If you ever come and stay aboard Story Time for a while, you’ll need to learn a few key phrases that are particular to our boat.
Tokyo Drift—This refers to a combination of prop walk and wind while we are attempting to dock. It is when Conor stops trying to steer and lets the boat drift its way into our slip. He pretends to be in Fast and the Furious.
Winch Wench—This term is for whoever is working the sails (male or female). I like alliteration, okay?
Drop It Low—Inside our main settee, we can lower our table and put a cushion on top for a comfy way to watch TV. Speaking of which, who is pumped for the Game of Thrones premiere tonight?!
Bumpin’—The term for the way our boat rocks front to back when a Nor’easter blows through. The dock slams down next to the stern of our boat. Bump Bump Bump. It is super annoying in the middle of the night.
Pump Out Beer—References the beers you consume both before and after doing a pump out.
Waked—When some jackass in a fishing boat zooms through the marina at 30 mph and sends you + everything inside the boat flying.
Hit The Gas—Surprisingly, not a term for under power while on our boat. It almost always means “Please turn on the solenoid switch so I can cook dinner on the stove. Thanks, honey.”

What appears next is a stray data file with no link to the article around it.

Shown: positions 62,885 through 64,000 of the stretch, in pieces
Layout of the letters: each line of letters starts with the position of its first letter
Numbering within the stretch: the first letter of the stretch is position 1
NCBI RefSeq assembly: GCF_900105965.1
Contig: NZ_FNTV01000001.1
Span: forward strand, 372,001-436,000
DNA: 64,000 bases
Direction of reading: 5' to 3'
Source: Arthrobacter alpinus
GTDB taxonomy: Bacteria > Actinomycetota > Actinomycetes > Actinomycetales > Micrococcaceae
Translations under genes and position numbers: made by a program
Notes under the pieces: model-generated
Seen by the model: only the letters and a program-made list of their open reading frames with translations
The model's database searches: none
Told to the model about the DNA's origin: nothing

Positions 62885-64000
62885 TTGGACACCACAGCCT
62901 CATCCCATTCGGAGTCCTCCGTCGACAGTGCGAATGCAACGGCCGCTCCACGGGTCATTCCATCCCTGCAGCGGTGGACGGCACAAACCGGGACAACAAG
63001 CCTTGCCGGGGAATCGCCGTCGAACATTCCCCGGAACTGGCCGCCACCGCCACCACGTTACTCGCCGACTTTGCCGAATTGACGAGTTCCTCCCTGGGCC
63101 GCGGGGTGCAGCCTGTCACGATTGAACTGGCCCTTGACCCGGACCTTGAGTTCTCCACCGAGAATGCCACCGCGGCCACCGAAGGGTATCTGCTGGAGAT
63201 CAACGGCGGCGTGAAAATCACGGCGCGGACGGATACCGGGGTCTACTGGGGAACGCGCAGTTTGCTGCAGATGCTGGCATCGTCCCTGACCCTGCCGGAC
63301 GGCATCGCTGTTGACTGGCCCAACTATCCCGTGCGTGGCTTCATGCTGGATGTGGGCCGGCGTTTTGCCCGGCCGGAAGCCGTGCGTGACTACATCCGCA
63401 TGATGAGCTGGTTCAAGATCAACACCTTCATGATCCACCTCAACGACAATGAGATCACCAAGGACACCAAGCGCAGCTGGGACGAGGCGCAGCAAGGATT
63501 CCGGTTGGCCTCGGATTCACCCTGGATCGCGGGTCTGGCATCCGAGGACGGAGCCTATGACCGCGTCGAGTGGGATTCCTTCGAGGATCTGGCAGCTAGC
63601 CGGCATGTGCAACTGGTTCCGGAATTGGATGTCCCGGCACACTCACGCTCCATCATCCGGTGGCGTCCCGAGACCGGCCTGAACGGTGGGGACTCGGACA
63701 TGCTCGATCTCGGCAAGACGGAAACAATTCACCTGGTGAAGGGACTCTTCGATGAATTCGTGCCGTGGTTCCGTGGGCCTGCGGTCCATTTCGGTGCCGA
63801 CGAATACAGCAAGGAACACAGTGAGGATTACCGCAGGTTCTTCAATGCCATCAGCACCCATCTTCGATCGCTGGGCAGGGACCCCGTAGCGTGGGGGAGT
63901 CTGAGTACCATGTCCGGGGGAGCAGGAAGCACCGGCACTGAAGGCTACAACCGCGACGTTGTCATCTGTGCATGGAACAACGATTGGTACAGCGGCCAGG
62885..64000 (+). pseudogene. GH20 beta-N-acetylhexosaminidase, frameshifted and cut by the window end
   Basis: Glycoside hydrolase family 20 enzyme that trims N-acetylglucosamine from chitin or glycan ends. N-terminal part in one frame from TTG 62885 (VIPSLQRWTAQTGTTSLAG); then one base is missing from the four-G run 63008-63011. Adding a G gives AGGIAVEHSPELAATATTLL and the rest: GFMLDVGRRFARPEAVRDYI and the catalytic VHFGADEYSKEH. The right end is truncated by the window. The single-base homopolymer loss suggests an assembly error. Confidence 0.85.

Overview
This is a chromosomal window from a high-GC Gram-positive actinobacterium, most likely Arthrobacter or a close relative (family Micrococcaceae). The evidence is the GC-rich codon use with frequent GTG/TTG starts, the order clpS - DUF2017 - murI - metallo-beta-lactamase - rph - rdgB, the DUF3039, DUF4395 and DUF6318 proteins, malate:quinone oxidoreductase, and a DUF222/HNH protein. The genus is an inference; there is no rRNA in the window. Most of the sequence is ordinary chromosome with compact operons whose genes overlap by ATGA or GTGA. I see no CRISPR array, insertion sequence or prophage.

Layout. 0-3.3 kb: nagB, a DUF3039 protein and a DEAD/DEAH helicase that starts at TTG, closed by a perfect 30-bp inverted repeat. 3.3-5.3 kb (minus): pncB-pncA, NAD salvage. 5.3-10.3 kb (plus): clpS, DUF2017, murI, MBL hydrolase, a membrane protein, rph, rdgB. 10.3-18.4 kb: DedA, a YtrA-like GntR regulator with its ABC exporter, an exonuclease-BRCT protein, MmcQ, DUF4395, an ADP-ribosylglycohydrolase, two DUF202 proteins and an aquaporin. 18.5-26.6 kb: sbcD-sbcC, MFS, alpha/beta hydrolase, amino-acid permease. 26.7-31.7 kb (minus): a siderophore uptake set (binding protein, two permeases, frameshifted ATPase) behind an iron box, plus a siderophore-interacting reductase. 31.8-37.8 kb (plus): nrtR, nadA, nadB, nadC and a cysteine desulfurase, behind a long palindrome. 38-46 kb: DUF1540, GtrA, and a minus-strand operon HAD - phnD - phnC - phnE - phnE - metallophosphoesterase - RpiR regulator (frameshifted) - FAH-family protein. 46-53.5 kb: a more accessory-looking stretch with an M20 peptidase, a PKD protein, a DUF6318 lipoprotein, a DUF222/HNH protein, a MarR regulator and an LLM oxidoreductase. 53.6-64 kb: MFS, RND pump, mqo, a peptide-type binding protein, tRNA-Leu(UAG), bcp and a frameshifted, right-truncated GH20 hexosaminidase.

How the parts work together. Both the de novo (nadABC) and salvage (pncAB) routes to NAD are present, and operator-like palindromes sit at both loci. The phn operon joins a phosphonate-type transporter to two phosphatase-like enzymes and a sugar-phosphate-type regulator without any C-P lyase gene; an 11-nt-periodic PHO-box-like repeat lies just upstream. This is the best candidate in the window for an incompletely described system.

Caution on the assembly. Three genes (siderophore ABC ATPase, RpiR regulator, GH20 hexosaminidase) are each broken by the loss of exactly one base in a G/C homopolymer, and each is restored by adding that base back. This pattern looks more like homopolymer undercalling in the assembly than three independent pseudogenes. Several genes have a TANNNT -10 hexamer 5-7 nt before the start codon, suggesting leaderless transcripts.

Smells Boaty—Just like how every family home you go into has its own distinct smell, every boat does too. It is most noticeable with stuff that doesn’t get washed often (bags, shoes, etc) when we are off the boat. It’s a smell you’ll have to experience for yourself to understand. Don’t worry, you will also take it back with you. It’s not gross, just boaty.
Weather Window—When I obsessively check the Accuweather app for a time period with perfect conditions before we take the boat out.
Up Help—W is also contributing to our family lingo aboard and when she says/signs “Up Help”, it exclusively means that she wants to climb the stairs and needs our permission to watch her as she ascends. This happens at least twenty times per day.
What silly words or phrases do you use while aboard? Or do you have any unique ways of communication in your family? We would love to hear!
We made it! We are back home on the boat in North Carolina. Our 14 hour journey looked like this: car—ferry—tram—plane—bus—car—sailboat. My mom is a SAINT and came along with me, W, and Scout. Don’t worry, I’m flying her back first class on Monday—she’s more than earned it!
It took about a day and a half to get the boat back up and running. It’s like we never left! My mom kept W occupied while I de-winterized everything. Huge props to Conor who cleaned the crap out of everything before he left in January. I was honestly surprised that there were no major issues and we came back to a pristine boat. It helped that our friends Zach and Corri (read their post here) checked in on Story Time for us about once per week. They emptied our dehumidifiers, checked the bilge and batteries, and made sure the heat was running.
These are a few tips we swear by if you have to leave your boat for an extended period of time:
Wash and bag all linens, towels, pillows, etc.